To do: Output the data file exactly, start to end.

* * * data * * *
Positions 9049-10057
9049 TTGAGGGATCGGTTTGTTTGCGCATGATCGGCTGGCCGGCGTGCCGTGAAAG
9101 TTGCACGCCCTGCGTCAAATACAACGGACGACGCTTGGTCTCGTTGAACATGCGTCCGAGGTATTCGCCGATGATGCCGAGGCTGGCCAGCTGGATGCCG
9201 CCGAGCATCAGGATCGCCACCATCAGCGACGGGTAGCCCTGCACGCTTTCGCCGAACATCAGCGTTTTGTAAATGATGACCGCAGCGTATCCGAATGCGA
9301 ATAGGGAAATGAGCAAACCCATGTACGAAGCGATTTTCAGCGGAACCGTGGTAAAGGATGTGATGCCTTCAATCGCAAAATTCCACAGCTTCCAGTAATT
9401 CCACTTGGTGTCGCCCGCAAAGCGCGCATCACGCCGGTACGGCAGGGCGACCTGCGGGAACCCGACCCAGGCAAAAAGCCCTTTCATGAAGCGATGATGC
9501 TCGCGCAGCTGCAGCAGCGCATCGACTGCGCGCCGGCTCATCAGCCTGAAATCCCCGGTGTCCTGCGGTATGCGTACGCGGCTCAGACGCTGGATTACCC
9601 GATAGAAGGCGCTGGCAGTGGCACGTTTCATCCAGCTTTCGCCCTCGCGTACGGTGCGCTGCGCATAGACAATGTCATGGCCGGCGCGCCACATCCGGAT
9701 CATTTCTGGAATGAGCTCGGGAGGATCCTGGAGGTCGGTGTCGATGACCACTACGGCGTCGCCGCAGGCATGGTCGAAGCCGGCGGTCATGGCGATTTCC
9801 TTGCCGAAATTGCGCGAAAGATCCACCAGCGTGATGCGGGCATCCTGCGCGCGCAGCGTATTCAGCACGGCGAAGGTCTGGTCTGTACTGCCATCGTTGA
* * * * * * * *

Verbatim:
Positions 9049-10057
9049 TTGAGGGATCGGTTTGTTTGCGCATGATCGGCTGGCCGGCGTGCCGTGAAAG
9101 TTGCACGCCCTGCGTCAAATACAACGGACGACGCTTGGTCTCGTTGAACATGCGTCCGAGGTATTCGCCGATGATGCCGAGGCTGGCCAGCTGGATGCCG
9201 CCGAGCATCAGGATCGCCACCATCAGCGACGGGTAGCCCTGCACGCTTTCGCCGAACATCAGCGTTTTGTAAATGATGACCGCAGCGTATCCGAATGCGA
9301 ATAGGGAAATGAGCAAACCCATGTACGAAGCGATTTTCAGCGGAACCGTGGTAAAGGATGTGATGCCTTCAATCGCAAAATTCCACAGCTTCCAGTAATT
9401 CCACTTGGTGTCGCCCGCAAAGCGCGCATCACGCCGGTACGGCAGGGCGACCTGCGGGAACCCGACCCAGGCAAAAAGCCCTTTCATGAAGCGATGATGC
9501 TCGCGCAGCTGCAGCAGCGCATCGACTGCGCGCCGGCTCATCAGCCTGAAATCCCCGGTGTCCTGCGGTATGCGTACGCGGCTCAGACGCTGGATTACCC
9601 GATAGAAGGCGCTGGCAGTGGCACGTTTCATCCAGCTTTCGCCCTCGCGTACGGTGCGCTGCGCATAGACAATGTCATGGCCGGCGCGCCACATCCGGAT
9701 CATTTCTGGAATGAGCTCGGGAGGATCCTGGAGGTCGGTGTCGATGACCACTACGGCGTCGCCGCAGGCATGGTCGAAGCCGGCGGTCATGGCGATTTCC
9801 TTGCCGAAATTGCGCGAAAGATCCACCAGCGTGATGCGGGCATCCTGCGCGCGCAGCGTATTCAGCACGGCGAAGGTCTGGTCTGTACTGCCATCGTTGA